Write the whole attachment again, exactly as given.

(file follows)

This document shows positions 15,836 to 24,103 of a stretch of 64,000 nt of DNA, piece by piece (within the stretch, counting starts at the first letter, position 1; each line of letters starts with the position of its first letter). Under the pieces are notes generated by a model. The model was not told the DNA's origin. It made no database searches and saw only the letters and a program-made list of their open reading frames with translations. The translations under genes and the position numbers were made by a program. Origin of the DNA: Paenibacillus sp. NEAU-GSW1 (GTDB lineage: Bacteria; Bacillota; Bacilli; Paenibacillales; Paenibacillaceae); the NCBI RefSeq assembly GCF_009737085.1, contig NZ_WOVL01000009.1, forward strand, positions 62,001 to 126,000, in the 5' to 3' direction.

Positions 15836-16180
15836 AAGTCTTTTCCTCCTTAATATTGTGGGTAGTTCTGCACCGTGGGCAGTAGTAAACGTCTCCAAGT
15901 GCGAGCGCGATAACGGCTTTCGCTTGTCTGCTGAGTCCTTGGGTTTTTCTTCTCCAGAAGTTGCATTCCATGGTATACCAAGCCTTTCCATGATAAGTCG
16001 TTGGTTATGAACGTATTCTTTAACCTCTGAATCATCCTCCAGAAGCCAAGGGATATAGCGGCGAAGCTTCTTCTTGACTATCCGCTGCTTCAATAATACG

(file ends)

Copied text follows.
This document shows positions 15,836 to 24,103 of a stretch of 64,000 nt of DNA, piece by piece (within the stretch, counting starts at the first letter, position 1; each line of letters starts with the position of its first letter). Under the pieces are notes generated by a model. The model was not told the DNA's origin. It made no database searches and saw only the letters and a program-made list of their open reading frames with translations. The translations under genes and the position numbers were made by a program. Origin of the DNA: Paenibacillus sp. NEAU-GSW1 (GTDB lineage: Bacteria; Bacillota; Bacilli; Paenibacillales; Paenibacillaceae); the NCBI RefSeq assembly GCF_009737085.1, contig NZ_WOVL01000009.1, forward strand, positions 62,001 to 126,000, in the 5' to 3' direction.

Positions 15836-16180
15836 AAGTCTTTTCCTCCTTAATATTGTGGGTAGTTCTGCACCGTGGGCAGTAGTAAACGTCTCCAAGT
15901 GCGAGCGCGATAACGGCTTTCGCTTGTCTGCTGAGTCCTTGGGTTTTTCTTCTCCAGAAGTTGCATTCCATGGTATACCAAGCCTTTCCATGATAAGTCG
16001 TTGGTTATGAACGTATTCTTTAACCTCTGAATCATCCTCCAGAAGCCAAGGGATATAGCGGCGAAGCTTCTTCTTGACTATCCGCTGCTTCAATAATACG